We are so pleased to witness the growing number of people that came together on Sunday, November 20th to participate in the International World Day of Remembrance for Road Traffic Victims. Not only are the number of communities participating growing, but we are also seeing greater diversity of organizations collaborating and even more creativity in memorializing those affected and working together for change. Bravo to the many community members and city leaders across the country who stepped forward to elevate the importance of this preventable health crisis taking 100 lives each day in this country.
As the number of people dying in traffic crashes on American roadways has hit a tragic 50-year high, the call to manage speeds to save lives is stepped up today with the release of an interactive national Speed Fatality Map. Released by the Vision Zero Network and the National Coalition for Safer Roads, the map brings light to the thousands of speed-related deaths that could be prevented each year and strategies to save lives.
People across the globe will rally the week leading up to International World Day of Remembrance for road traffic victims on Sunday, November 20, 2016. The goal is to recognize that traffic violence is one of the leading causes of death globally, with more than 1.25 million lives lost last year.
On October 5th, 2016, federal government, advocacy and community leaders at the national level stepped up in an unprecedented way to declare that “enough is enough” of the widespread suffering caused by traffic violence in this country. Together, we set a new goal — and with it much-needed new urgency and a new direction — called the Road to Zero, a national campaign to eliminate traffic deaths in the U.S. within the next 30 years.
Looking at trends in the short term doesn’t always paint a complete picture. Nevertheless, we can’t help but be discouraged by the direction of traffic safety in the U.S. described in two recent reports — one from the Centers for Disease Control and Prevention (CDC) and another from the National Highway Traffic Safety Association (NHTSA). Both reports analyze recent data to answer a similar big picture question: When it comes to traffic safety, how are we doing? Unfortunately, the answer is “not good enough.”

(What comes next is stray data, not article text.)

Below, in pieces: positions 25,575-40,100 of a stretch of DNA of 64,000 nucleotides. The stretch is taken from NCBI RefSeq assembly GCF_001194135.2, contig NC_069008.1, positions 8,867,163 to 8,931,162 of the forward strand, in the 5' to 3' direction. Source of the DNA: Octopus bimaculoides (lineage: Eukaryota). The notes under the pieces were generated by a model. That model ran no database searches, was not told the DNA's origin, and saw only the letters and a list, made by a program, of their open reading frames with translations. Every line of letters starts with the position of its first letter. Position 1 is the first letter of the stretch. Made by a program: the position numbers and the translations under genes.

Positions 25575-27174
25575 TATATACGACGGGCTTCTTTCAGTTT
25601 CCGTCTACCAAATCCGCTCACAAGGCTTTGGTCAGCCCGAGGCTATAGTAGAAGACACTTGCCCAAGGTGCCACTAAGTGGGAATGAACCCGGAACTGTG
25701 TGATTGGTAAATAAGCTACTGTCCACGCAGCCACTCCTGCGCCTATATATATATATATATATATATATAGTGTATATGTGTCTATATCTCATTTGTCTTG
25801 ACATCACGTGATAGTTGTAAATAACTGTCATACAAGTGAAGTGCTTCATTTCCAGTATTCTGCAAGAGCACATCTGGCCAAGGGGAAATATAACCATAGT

We’re pleased to announce the launch of the Vision Zero Network Resource Library. The Library contains some of the best emerging practices and samples of Vision Zero legislation, case studies, implementation plans, studies, campaigns and more from cities in the U.S. and around the world.
In the wake of appalling violence in Minnesota, Louisiana, and Texas during the past few weeks and swelling racial tensions nationwide, a spotlight is shining on systemic inequities in our nation’s law enforcement system. These tragedies are influencing our thinking across the country. Personally, I am thinking differently about Vision Zero. Not only as it relates to law enforcement, but also in other ways that U.S. communities are interpreting and implementing Vision Zero efforts as they relate to social justice and equity. Admittedly, at this point, I have more questions than answers. I acknowledge that I feel uncomfortable talking about some of these issues, and that I’m far from being an expert in this area. Yet I do feel a responsibility, as the leader of the Vision Zero Network, to share my concerns, including places that I think Vision Zero may have misstepped early in its short history, and to look for solutions.
Communicating effectively to advance street safety is not a new goal, but Vision Zero is bringing greater urgency and critical thinking to this need. It also brings together a wider and more diverse range of stakeholders who recognize the value of well-planned, measureable communication efforts. In this case study, we look at two early-adopter cities’ — New York City and San Francisco — promising approaches to communicating about Vision Zero in order to garner attention and influence behavior — at all levels of society.
We’re thrilled to announce that the Network’s staff will double in size in the coming months as we welcome Zach Vanderkooy into the new position of Deputy Director. Zach will work closely with staff from both Vision Zero Focus Cities and Emerging Cities, as well as with advocates — and help develop useful resources and specific standards to guide cities toward successful Vision Zero efforts. He’ll also identify and guide strategies for the Network overall to advance Vision Zero across the country.
One of the defining characteristics of Vision Zero is the fundamental focus on breaking down silos and uniting local stakeholders behind common goals. Cross-departmental collaboration isn’t simply advisable — its importance cannot be emphasized enough as a critical foundation to a successful Vision Zero commitment. Cities like San Francisco, Los Angeles, Washington, D.C. and New York City have found ways to bridge unintentional but long-standing gaps between key local agencies and identified innovative means to build new organizational architecture to advance Vision Zero.